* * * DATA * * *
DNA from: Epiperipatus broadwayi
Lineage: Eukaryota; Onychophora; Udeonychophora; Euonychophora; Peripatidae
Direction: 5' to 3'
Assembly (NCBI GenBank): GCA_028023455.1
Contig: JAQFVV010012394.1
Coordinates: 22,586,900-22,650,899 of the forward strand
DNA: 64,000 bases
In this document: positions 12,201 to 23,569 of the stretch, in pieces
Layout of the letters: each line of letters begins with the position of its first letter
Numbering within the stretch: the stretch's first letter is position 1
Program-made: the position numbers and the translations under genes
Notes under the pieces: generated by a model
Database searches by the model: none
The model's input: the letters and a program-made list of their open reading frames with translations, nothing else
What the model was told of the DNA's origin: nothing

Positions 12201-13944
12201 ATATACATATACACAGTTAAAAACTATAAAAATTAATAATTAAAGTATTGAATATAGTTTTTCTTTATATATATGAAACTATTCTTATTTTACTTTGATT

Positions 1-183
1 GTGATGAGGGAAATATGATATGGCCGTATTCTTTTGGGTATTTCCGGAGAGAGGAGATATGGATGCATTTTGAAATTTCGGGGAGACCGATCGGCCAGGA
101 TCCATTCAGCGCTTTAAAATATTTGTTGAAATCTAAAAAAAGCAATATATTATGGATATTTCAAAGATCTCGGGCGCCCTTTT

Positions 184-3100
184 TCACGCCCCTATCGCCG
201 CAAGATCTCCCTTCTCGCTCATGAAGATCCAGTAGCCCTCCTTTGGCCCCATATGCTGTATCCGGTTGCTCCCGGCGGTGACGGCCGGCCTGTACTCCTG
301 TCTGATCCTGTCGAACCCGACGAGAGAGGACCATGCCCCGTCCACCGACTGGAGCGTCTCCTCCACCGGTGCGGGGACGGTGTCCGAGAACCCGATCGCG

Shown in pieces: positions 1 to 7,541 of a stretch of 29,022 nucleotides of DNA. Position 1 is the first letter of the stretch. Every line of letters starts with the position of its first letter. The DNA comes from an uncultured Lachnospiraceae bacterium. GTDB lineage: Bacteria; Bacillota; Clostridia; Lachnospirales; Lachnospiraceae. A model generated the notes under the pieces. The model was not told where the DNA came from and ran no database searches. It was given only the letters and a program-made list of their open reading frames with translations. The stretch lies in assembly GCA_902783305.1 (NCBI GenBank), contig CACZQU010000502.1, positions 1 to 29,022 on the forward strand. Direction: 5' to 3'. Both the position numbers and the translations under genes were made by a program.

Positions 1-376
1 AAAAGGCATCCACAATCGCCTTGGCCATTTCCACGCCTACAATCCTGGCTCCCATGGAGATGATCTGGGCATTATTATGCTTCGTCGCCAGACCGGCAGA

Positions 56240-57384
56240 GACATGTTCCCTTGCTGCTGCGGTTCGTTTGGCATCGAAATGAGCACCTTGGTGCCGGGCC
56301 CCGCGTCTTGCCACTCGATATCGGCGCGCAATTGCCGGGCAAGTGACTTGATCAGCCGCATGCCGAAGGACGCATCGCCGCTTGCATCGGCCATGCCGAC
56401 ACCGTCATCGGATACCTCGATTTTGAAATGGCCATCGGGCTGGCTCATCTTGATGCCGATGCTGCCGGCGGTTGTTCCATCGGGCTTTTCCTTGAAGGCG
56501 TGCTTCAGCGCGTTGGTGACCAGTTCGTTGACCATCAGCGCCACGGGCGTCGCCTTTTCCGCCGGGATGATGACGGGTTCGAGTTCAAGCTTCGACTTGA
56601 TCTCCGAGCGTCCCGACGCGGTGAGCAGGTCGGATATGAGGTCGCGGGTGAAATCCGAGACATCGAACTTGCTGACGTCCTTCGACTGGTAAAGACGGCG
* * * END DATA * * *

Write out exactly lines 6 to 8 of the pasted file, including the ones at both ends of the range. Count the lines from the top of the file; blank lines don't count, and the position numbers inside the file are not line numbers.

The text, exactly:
Coordinates: 22,586,900-22,650,899 of the forward strand
DNA: 64,000 bases
In this document: positions 12,201 to 23,569 of the stretch, in pieces